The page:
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Santorum’s Contraception Contradiction

Rick Santorum was interviewed Friday morning by CBS’s Charlie Rose on the former Pennsylvania senator’s views on contraception. It’s clear that Senator Santorum is tired of talking about contraception. One can understand why.

Senator Santorum’s core defense is that he’s supported federal funding for contraception in his role as a public official, even though he’s personally opposed (as a faithful Catholic) to it. But in this October 2011 interview Santorum – presumably in an effort to contrast himself with the other GOP candidates — insisted that he would talk about contraception if he were president. He argued that contraception, even within the context of marriage, was damaging to the institution. In talking about contraception, Santorum said this: “Again, I know most presidents don’t talk about those things, and maybe people don’t want us to talk about those things, but I think it’s important that you are who you are. I’m not running for preacher. I’m not running for pastor, but these are important public policy issues. These have profound impact on the health of our society.” [emphasis added]

When asked by Hugh Hewitt earlier last week if he was going to talk a lot about contraception, Senator Santorum changed his stance. He told Hewitt, “Well, obviously not.” He said “this is just the left trying to play their games that they always try to play.”

That’s not quite fair, though. After all, it was Santorum, in an interview with a sympathetic interlocutor, who went out of his way to say that he would talk about contraception. (“One of the things I will talk about that no president has talked about before is I think the dangers of contraception in this country, the whole sexual libertine idea,” Santorum said. “Many in the Christian faith have said, ‘Well, that’s okay. Contraception’s okay.’ It’s not okay because it’s a license to do things in the sexual realm that is counter to how things are supposed to be.”) So this is a debate Santorum has invited, not others. And the question for Santorum is why he believes contraception should “continue to be available” and that the “realm of laws” should have nothing to say about contraception. Remember, the argument Santorum made is that contraception is having a profoundly negative impact on the health of society. If so, why wouldn’t he advocate laws to discourage the use of something that he believes is undermining America’s social and moral fabric? At a minimum, why wouldn’t he insist that the state stay neutral on the issue of contraception rather than trumpet the fact that he voted for federal funding of contraception (which he did in his interview with Mr. Rose)?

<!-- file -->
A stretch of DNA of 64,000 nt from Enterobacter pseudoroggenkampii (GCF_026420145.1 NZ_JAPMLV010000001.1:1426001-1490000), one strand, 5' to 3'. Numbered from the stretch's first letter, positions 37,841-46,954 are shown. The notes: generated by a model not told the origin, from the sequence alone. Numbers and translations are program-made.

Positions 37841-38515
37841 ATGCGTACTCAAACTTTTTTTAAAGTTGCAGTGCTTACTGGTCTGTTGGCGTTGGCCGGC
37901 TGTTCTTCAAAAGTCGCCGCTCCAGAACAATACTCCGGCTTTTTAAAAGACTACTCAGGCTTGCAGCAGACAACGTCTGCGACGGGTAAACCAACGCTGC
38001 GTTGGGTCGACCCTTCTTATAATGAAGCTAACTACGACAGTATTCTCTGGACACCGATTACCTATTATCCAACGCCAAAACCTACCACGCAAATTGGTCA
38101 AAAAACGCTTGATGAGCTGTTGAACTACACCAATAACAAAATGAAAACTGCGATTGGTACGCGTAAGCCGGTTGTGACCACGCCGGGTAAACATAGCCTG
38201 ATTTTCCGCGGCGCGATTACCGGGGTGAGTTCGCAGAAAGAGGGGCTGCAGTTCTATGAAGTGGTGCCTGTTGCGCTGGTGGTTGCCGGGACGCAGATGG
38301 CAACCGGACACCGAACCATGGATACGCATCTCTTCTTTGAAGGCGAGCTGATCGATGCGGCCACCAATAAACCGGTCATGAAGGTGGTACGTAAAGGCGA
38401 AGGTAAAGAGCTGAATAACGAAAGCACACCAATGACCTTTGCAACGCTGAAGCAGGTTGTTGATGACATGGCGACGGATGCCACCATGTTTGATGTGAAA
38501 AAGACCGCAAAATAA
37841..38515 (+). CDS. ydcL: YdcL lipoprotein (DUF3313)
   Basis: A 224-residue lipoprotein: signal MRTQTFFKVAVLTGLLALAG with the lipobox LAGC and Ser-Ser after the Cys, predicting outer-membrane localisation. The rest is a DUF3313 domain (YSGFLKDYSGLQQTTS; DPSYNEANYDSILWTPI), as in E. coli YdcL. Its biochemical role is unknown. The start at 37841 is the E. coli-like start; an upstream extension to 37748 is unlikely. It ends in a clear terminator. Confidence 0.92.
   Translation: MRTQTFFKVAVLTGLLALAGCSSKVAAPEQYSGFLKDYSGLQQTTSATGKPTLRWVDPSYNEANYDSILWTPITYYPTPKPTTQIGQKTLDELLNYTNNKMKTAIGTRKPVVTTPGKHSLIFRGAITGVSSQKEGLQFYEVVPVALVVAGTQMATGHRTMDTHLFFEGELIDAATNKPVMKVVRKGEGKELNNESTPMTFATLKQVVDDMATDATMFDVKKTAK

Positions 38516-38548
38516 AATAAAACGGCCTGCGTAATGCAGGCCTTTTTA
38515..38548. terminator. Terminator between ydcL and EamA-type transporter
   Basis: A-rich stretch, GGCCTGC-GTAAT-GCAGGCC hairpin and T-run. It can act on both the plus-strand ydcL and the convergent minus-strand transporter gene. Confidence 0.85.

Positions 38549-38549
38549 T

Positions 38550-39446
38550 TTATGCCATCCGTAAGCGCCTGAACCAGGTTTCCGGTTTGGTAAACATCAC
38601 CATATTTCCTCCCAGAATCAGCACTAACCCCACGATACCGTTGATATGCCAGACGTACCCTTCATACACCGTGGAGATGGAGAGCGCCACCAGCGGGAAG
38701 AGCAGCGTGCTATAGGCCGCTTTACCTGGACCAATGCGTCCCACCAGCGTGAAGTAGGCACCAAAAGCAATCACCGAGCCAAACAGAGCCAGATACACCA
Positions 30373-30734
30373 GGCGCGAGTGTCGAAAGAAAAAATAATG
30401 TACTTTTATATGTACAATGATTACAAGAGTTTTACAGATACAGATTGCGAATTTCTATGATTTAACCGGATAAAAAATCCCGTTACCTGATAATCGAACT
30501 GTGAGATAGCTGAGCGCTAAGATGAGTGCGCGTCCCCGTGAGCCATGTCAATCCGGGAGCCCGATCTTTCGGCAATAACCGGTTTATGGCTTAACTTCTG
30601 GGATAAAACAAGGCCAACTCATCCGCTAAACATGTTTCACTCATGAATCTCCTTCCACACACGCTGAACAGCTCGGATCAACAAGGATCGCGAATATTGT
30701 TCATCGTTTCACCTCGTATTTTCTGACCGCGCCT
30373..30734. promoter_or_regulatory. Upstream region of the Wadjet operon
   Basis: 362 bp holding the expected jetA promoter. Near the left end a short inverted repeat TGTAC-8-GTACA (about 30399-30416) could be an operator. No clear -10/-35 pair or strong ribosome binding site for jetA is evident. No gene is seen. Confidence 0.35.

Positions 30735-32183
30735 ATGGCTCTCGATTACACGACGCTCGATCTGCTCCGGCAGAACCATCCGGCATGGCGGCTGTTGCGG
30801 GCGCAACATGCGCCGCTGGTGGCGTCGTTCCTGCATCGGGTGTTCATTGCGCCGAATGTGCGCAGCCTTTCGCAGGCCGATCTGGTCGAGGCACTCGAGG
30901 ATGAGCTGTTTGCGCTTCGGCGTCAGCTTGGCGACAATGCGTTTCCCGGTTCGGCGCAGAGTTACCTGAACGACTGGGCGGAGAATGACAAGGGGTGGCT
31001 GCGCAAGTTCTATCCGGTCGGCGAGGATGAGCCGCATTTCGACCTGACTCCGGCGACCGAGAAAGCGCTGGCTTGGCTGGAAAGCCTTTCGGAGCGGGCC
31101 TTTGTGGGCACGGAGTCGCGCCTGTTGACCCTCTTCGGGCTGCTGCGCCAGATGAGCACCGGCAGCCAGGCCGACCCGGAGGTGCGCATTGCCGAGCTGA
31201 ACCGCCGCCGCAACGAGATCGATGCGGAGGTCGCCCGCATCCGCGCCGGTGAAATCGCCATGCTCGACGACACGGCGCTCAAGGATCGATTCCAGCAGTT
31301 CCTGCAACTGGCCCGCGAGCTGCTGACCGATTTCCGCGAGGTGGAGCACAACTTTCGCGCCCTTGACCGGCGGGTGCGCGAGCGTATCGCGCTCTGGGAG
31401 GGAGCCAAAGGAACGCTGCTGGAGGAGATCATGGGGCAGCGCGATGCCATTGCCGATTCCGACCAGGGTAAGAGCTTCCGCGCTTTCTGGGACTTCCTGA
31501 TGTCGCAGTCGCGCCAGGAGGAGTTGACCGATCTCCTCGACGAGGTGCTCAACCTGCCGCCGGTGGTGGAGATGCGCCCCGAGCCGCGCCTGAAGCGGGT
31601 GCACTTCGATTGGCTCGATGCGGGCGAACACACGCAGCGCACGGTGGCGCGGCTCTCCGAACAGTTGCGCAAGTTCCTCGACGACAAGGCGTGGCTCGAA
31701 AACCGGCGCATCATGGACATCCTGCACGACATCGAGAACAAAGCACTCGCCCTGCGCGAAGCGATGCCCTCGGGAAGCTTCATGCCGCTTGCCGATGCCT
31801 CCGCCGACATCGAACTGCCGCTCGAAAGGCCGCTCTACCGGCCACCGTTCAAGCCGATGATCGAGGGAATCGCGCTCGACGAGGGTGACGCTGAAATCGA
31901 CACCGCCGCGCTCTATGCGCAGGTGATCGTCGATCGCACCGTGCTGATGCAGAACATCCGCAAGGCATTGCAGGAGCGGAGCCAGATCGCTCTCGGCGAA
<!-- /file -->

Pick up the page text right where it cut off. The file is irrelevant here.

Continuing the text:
Now Santorum can argue, as he has, that the liberty interest of individuals supersedes the interest of the state – and that unlike the case of abortion, no other individual is involved in this matter. True enough. But how, then, does Santorum argue against same-sex marriage? You have the liberty interests of the individual pitted against (in Santorum’s view) the interest of the state. So why oppose same-sex marriage while supporting contraception?

This debate touches on fairly fundamental issues of statecraft as soulcraft (to use the title of a 1983 book by George Will). In this case, if contraception is as damaging as Mr. Santorum argues, both outside and within the context of marriage, why does he continue to support federal funding for contraception? Why wouldn’t he feel an obligation to at least talk about something that he thinks is injurious to America?

Rick Santorum is rightly seen by many as a “conviction politician.” He insists, with some justification, that one of the qualities that makes him a leader is his willingness to stick to his deeply held principles even in the face of strong political headwinds. Those headwinds are now gusting on the matter of contraception. The question is whether Senator Santorum, who is now ahead in national and state polls, will back away from an issue he was eager to talk about when he was merely an asterisk in the polls in Iowa.



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